What is at stake in these failures and evasions? Absent an accurate language that explains the difference between Islamist ideologues and the majority of non-Islamist Muslims, anxious non-Muslims in the West can be more easily alarmed by blaring media coverage and attention-seeking politicians. Some will simply assume that the problem is Islam itself and all Muslims per se, which helps to explain the rise of xenophobic politics in both Europe and the U.S.

As for Muslim communities themselves, if they hold that Islamism has “nothing to do with Islam,” then there is nothing to discuss, which is plainly not the case. This position undermines brave Islamic reform theologians such as Britain’s Usama Hasan, Pakistan’s Javed Ahmad Ghamidi and America’s Abdullahi Ahmed An-Na’im, who are urgently trying to lay the foundations of a theology that rejects Islamism and promotes freedom of speech and gender rights—thereby undermining the insurgents’ message.

This denialist position also betrays the many besieged ex-Muslim voices—such as the Pakistani-Canadian writer Ali A. Rizvi—who struggle for the right to be fully accepted by their own Muslim communities. These reformers all need a vocabulary that distinguishes Islam from the politicized distortion of it peddled by Islamists and jihadists.

Just as one doesn’t need to be black to care about the struggle against racism and one needn’t be gay to worry about homophobia, one needn’t be Muslim to speak out against Muslim theocrats. Considering their founding history, Americans are especially well placed to speak about why theocracies are never good for humanity. They also can help Europeans deal with the challenges of creating new, post-migration national identities.

Many of my fellow Muslims have resisted the call to refute Islamism head-on. They ask why they should apologize for something with which they have little or nothing to do. But just as we Muslims expect solidarity from others against anti-Muslim bigotry, such as Mr. Trump’s outlandish remarks, we have a duty to reciprocate this solidarity by speaking out against the Islamists.

What should a counterinsurgency strategy mean for the actual conduct of foreign policy? President George W. Bush may have rushed headlong into the jihadist snare by invading and occupying Iraq, but Mr. Obama and the international community are now sleepwalking toward another precipice in Syria. Though it is true that our intervention in Syria will be used by Islamic State to galvanize more recruits, our failure to intervene has been used by them as evidence that the world has forsaken Syrians, leaving them to face Syrian President Bashar al-Assad’s barrel bombs alone.

My own journey into radical groups began not when the world intervened in a foreign conflict but when it failed to intervene in the Bosnian genocide. I opposed the U.S. invasion of Iraq, but passivity can be just as dangerous as invasion. So long as Islamists control the narrative among angry young Muslims, both our action and our inaction can be used to radicalize them.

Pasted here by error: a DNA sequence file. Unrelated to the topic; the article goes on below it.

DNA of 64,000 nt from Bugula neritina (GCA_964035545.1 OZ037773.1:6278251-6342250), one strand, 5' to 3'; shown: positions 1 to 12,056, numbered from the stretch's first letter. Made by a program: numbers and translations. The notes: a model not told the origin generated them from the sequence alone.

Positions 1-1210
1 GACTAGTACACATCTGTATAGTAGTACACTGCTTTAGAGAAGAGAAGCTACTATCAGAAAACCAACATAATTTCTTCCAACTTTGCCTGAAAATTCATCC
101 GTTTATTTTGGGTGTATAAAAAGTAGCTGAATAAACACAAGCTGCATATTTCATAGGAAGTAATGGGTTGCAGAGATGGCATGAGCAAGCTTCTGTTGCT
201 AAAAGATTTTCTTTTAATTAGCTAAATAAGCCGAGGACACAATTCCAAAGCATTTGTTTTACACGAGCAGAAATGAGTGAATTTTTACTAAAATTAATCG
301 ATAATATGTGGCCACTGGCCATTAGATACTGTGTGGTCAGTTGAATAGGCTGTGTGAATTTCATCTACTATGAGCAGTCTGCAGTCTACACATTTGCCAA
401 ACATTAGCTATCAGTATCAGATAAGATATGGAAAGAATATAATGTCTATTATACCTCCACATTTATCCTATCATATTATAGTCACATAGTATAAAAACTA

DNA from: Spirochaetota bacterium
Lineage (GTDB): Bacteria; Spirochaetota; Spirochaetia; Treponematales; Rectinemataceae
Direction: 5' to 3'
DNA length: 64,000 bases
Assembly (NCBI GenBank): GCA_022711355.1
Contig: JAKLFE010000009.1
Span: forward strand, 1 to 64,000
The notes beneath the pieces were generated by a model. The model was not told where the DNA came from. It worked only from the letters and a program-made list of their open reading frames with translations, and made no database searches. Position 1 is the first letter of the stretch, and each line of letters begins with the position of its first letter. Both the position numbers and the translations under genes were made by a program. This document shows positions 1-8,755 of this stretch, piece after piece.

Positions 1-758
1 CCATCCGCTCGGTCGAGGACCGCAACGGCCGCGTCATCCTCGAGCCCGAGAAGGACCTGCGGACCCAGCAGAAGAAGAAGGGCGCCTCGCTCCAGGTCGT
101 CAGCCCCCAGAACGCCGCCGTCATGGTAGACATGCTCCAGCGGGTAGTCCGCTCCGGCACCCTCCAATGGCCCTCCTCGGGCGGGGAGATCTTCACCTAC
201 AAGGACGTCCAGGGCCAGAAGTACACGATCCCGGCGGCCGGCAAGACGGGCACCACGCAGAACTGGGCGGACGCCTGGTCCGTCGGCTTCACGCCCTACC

The world is facing a global jihadist insurgency, working to advance a well-thought-out operational strategy, fed by Islamist ideological convictions that remain appealing to some Muslims. After Paris and San Bernardino, the Obama administration’s policy toward Islamic State is unraveling. From likening Islamic State to “a jayvee team” last January to saying one day before the Paris attacks that Islamic State had been “contained,” Mr. Obama has remained one step behind the group’s predictable rise.

A key part of our counterinsurgency response should involve getting the Iraqi and Syrian Kurds off the sidelines. Yes, this will be uncomfortable for our allies in Turkey, and it will trouble Iraq’s rulers. But the Kurds have proven themselves over and over again to be the only effective fighting force on the ground against Islamic State.

If that means a Kurdish state, so be it. Outside of the continuing experiment in Tunisia in North Africa, a Kurdish state could become the only democratic, secular Muslim-majority state in the Middle East. It could become a political and religious beacon for the region. Our diplomacy until now has inexcusably neglected the possibilities this presents.

Airstrikes against Islamic State must also be supported by an international ground force, a few thousand in number, and fronted by Sunni Arabs. These should be backed by an international squad of special forces and support staff, all of whom are focused on dislodging Islamic State from its strongholds of Mosul and Raqqa. As for the question of Mr. Assad, as part of a deal with Russia and Iran, the Syrian regime should be kept intact, but Mr. Assad must go.

Such actions may weaken Islamic State’s operational capacity but will not defeat its ideological appeal. The Islamist extremism that first inspired al Qaeda and then Islamic State will continue to inspire others. Islamic State was not alone in radicalizing the estimated 6,000 Europeans who have traveled to join them. That many recruits couldn’t have emerged from a vacuum. Islamic State propaganda is good, but not that good.

In fact, decades of Islamist propaganda had already primed these young Muslims to yearn for a theocracy. The same YouGov survey I cited above found that 33% of young British Muslims expressed a desire to see the resurrection of a world-wide caliphate. Islamic State has simply plucked the low-hanging fruit seeded long ago by other Islamist groups operating across Europe.

Reversing this campaign will require decades of work by Muslims and non-Muslims alike, but the endgame must be to render the ideology of Islamism intellectually and socially obsolete.

Mr. Nawaz is the founding chairman of Quilliam, a London-based counterextremism organization, and the author of “Radical: My Journey Out of Islamist Extremism.”